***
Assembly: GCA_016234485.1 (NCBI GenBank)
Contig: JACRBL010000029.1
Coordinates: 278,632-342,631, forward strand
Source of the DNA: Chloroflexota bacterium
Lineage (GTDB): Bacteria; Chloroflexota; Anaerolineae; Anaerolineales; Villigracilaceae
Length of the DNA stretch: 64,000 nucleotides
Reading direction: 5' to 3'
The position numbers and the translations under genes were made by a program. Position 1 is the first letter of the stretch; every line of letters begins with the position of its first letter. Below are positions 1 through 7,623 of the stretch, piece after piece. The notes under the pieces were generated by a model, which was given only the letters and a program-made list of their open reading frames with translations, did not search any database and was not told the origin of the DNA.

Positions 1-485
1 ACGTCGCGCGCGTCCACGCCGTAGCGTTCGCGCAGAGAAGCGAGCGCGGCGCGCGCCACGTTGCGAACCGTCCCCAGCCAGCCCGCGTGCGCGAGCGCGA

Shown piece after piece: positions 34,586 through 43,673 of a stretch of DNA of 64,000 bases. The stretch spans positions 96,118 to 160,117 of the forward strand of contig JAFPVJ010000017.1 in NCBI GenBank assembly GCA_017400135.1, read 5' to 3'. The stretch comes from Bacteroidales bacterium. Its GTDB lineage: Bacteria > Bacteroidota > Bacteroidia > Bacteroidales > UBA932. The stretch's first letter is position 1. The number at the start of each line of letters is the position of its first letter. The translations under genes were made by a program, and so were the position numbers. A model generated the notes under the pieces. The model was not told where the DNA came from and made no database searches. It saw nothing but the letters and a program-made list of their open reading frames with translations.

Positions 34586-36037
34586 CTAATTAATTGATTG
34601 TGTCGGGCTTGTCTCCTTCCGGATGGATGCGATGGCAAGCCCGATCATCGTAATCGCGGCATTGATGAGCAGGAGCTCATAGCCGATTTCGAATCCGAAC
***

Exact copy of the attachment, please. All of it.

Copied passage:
Assembly: GCA_016234485.1 (NCBI GenBank)
Contig: JACRBL010000029.1
Coordinates: 278,632-342,631, forward strand
Source of the DNA: Chloroflexota bacterium
Lineage (GTDB): Bacteria; Chloroflexota; Anaerolineae; Anaerolineales; Villigracilaceae
Length of the DNA stretch: 64,000 nucleotides
Reading direction: 5' to 3'
The position numbers and the translations under genes were made by a program. Position 1 is the first letter of the stretch; every line of letters begins with the position of its first letter. Below are positions 1 through 7,623 of the stretch, piece after piece. The notes under the pieces were generated by a model, which was given only the letters and a program-made list of their open reading frames with translations, did not search any database and was not told the origin of the DNA.

Positions 1-485
1 ACGTCGCGCGCGTCCACGCCGTAGCGTTCGCGCAGAGAAGCGAGCGCGGCGCGCGCCACGTTGCGAACCGTCCCCAGCCAGCCCGCGTGCGCGAGCGCGA

Shown piece after piece: positions 34,586 through 43,673 of a stretch of DNA of 64,000 bases. The stretch spans positions 96,118 to 160,117 of the forward strand of contig JAFPVJ010000017.1 in NCBI GenBank assembly GCA_017400135.1, read 5' to 3'. The stretch comes from Bacteroidales bacterium. Its GTDB lineage: Bacteria > Bacteroidota > Bacteroidia > Bacteroidales > UBA932. The stretch's first letter is position 1. The number at the start of each line of letters is the position of its first letter. The translations under genes were made by a program, and so were the position numbers. A model generated the notes under the pieces. The model was not told where the DNA came from and made no database searches. It saw nothing but the letters and a program-made list of their open reading frames with translations.

Positions 34586-36037
34586 CTAATTAATTGATTG
34601 TGTCGGGCTTGTCTCCTTCCGGATGGATGCGATGGCAAGCCCGATCATCGTAATCGCGGCATTGATGAGCAGGAGCTCATAGCCGATTTCGAATCCGAAC